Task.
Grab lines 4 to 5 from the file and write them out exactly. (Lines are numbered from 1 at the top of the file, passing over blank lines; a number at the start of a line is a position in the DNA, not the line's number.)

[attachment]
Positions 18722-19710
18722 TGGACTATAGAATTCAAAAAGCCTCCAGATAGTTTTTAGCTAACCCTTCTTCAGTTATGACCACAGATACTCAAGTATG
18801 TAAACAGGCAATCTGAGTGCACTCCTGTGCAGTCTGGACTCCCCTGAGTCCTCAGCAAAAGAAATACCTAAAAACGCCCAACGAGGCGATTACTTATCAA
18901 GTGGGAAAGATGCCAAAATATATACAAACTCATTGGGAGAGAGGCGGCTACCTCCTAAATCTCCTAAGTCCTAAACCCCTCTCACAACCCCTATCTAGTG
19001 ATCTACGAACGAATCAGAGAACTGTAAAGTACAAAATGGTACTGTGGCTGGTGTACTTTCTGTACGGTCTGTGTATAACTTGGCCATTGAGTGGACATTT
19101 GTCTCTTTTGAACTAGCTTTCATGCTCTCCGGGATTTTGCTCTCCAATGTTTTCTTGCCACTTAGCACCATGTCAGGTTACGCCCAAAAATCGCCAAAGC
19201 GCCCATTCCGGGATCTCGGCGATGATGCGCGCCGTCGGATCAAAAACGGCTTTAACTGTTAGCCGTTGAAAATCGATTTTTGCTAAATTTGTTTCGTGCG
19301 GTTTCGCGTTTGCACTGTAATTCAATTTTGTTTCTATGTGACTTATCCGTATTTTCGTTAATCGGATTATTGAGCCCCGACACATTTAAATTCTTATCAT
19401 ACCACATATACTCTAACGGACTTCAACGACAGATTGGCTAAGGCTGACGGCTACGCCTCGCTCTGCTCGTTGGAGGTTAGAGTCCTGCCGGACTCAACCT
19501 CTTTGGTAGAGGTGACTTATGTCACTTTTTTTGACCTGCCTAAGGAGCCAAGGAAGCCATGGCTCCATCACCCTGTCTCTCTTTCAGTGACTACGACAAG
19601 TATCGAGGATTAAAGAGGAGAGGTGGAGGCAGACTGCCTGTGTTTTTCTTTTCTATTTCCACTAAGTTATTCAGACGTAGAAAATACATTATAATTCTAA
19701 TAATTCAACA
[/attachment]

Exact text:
18901 GTGGGAAAGATGCCAAAATATATACAAACTCATTGGGAGAGAGGCGGCTACCTCCTAAATCTCCTAAGTCCTAAACCCCTCTCACAACCCCTATCTAGTG
19001 ATCTACGAACGAATCAGAGAACTGTAAAGTACAAAATGGTACTGTGGCTGGTGTACTTTCTGTACGGTCTGTGTATAACTTGGCCATTGAGTGGACATTT